Receive weekly insights from the Chief Rabbi
Office of the Chief Rabbi

Op-Ed: ‘Faiths in Britain must celebrate British values’

Share this article:

The Chief Rabbi celebrates British Jewry’s long history of subscribing to British values, pointing to the Prayer for the Royal Family and centuries of societal contribution as cases in point, and regards with warmth the reciprocation of the Establishment, which continues to support the community in the fight against antisemitism. Chief Rabbi Mirvis was writing in The Telegraph. 

‘Faiths in Britain must celebrate British values’

“He who gives salvation to Kings and dominion to Princes, whose kingdom is an everlasting kingdom, may He bless our Sovereign Lady Queen Elizabeth”.

These are opening words of a prayer recited by Jewish communities across the Commonwealth every Sabbath morning and on festivals. Similar versions have been intoned for centuries. The Talmud teaches that “royalty on earth reflects royalty in Heaven” and there is a special blessing that Jews recite when meeting a monarch. It’s no surprise then that Judaism is infused with a natural and deep respect for the Royal Family as an institution.

In Britain, that same respect and affection has also been personal. A warm, reciprocal relationship between the Jewish community and the Royal Family has existed for centuries. Historians talk of a wooden beam that may have been donated by the Royal Family for the roof of the Bevis Marks Synagogue in 1701. The Duke of Cambridge spoke recently of a special Friday night service in 1809 attended by three sons of King George III at the Great Synagogue in London. A century later, the community would cherish the warm friendship of King Edward VII, who referred to Rabbi Hermann Adler as “my Chief Rabbi”.

‘A warm relationship between the Jewish community and the Royal Family has existed for centuries’

More recently, the Royal Family has frequently honoured the Jewish community at many special occasions. I felt deeply touched when His Royal Highness The Prince of Wales attended my installation as Chief Rabbi in September 2013.

Above all, perhaps, it is on Holocaust related matters that the Royal Family has been most supportive. The Duke of Edinburgh’s mother, Princess Alice of Battenberg, sheltered Jewish refugees during the Second World War. She was awarded the status of “Righteous Among the Nations” and is buried on the Mount of Olives overlooking the walls of the Old City of Jerusalem. The Queen herself is a patron of the Holocaust Memorial Day Trust and hosted a memorable reception for survivors to mark the 60th anniversary of the end of the Holocaust. The Prince of Wales recently hosted the 75th anniversary of the Kindertransport at St James’s Palace.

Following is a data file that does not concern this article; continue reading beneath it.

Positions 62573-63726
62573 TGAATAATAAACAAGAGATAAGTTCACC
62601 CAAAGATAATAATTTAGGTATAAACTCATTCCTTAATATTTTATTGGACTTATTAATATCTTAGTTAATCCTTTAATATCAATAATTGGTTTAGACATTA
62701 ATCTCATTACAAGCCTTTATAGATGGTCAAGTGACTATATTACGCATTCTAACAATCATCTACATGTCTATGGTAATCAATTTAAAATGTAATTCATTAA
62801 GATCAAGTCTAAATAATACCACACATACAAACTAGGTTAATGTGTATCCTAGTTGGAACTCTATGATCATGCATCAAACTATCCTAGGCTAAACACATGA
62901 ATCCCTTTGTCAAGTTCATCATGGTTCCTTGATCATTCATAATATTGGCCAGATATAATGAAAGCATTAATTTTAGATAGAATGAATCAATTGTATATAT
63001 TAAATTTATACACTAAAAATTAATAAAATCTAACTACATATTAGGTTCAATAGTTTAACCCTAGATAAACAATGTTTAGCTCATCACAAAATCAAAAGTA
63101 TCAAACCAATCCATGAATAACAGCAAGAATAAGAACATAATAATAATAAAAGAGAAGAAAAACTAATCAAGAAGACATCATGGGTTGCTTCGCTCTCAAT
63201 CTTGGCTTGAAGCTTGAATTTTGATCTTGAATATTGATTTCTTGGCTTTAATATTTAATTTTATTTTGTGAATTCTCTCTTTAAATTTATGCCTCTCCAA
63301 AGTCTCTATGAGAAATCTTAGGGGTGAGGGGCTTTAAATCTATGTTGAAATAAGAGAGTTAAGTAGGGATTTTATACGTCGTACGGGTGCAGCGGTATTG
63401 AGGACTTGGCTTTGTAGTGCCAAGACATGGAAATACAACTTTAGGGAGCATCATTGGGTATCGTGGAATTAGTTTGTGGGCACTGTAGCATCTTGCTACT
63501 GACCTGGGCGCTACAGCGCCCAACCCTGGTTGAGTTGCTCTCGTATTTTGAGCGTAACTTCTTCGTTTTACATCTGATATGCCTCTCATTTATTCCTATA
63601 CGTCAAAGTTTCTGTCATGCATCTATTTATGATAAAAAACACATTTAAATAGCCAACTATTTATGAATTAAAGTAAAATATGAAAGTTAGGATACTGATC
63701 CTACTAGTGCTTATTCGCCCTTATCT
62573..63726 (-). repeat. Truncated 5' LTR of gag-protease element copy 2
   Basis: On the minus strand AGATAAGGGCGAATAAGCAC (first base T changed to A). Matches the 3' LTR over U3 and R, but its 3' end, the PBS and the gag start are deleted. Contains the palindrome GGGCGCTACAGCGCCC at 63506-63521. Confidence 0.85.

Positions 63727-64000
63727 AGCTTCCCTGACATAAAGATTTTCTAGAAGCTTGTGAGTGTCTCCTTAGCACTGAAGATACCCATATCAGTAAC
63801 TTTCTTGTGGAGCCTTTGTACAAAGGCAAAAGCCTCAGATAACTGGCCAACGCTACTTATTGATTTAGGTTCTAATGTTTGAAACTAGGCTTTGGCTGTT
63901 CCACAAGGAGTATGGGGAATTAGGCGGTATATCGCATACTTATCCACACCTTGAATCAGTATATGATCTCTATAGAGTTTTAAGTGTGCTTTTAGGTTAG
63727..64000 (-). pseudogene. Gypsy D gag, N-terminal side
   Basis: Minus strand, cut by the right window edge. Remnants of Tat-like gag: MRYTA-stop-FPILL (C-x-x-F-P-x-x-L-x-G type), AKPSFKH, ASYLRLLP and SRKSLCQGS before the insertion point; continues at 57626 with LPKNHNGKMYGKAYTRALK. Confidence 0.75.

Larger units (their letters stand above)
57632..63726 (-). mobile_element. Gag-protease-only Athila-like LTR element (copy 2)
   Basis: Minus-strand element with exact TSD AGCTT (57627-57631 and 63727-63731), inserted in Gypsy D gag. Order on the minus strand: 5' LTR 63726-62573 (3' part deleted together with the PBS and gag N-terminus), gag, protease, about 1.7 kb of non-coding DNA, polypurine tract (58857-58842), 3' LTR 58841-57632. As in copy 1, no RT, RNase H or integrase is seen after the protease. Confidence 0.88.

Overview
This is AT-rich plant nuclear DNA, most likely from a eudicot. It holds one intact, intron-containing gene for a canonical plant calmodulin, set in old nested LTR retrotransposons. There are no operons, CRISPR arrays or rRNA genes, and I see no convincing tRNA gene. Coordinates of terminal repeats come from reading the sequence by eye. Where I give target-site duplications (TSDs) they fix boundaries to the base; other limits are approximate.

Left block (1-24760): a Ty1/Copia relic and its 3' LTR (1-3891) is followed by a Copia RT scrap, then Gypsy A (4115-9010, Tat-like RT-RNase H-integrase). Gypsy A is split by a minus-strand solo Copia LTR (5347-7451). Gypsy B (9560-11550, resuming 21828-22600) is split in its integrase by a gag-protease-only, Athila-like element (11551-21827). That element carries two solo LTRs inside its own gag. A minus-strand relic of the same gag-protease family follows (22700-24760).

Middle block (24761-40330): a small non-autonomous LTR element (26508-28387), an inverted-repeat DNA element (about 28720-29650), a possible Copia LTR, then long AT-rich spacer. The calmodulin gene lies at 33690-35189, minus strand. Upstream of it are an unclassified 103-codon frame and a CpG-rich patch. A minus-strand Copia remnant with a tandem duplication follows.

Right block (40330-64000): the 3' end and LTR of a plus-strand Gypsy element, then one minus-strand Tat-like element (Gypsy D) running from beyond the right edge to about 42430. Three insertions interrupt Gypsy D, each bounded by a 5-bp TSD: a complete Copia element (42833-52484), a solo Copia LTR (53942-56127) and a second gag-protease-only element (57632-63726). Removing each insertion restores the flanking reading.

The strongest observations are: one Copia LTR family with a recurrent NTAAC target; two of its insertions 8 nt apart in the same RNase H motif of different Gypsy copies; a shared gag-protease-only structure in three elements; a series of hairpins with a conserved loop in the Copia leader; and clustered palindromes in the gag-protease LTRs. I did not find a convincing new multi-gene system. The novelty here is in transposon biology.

In this context, Her Majesty’s visit to Bergen Belsen Concentration Camp in Germany is of immense significance – and not only for Jews. The liberation of Bergen Belsen symbolises the role that Great Britain played in bringing about the end of this dark period in our shared history. The heroic acts of the British Armed Forces who liberated the camp are treasured by the Jewish people.

This is the first time the Queen has visited the site of a concentration camp. I will be with her, and as anyone who has visited any camp can attest, nothing prepares one for standing on the same earth as those who perished so brutally at the hands of the Nazis.

‘The heroic acts of the British Armed Forces who liberated the camp are treasured by the Jewish people’

It is a unique and powerful experience amid the paradoxical beauty of the Lower Saxony countryside where some of the worst crimes in human history were committed. Members of my own family perished in the Holocaust. It is such an important part of the collective Jewish psyche that for our Monarch to place herself in a position readily to identify with our pain is both heartening and uplifting.

In recent years, the Jewish community has been faced with newer and different types of hatred. Recorded incidents of anti-Semitism have reached worrying levels and we have witnessed appalling, murderous attacks on Jewish targets around Europe. The Queen is herself of the generation which uncovered the Holocaust and had to come to terms over time with its scale and inhumanity. That makes today’s gesture of solidarity and remembrance all the more relevant and appreciated.

This tradition of support from the British establishment has helped to cultivate the archetypal “British Jew”. It is an identity which could not exist but for a proud and rich history of Jews contributing significantly to British society and finding, in return, a country where we could make a home, with institutions which help us to educate our children, care for our families when they are unwell, and to respect and provide for our most deeply held religious principles.

‘The Queen is herself of the generation which uncovered the Holocaust and had to come to terms with its inhumanity’

Since Jews resettled in Britain some 360 years ago, we have enthusiastically embraced the values which are at the core of British society. It is these very British values which are now being threatened by intolerance and extremism, which must be confronted and overcome by every faith community. Creating “British religious identities” is one of the keys to defanging fundamentalism. The more that we can integrate faith in a British context, embracing both tradition and modernity – the more tolerant and understanding our society will be.

The Jewish prayer for the Royal Family concludes: “In her days and in ours, may our Heavenly Father spread the tabernacle of peace over all the dwellers on earth” Let us all say Amen to that.’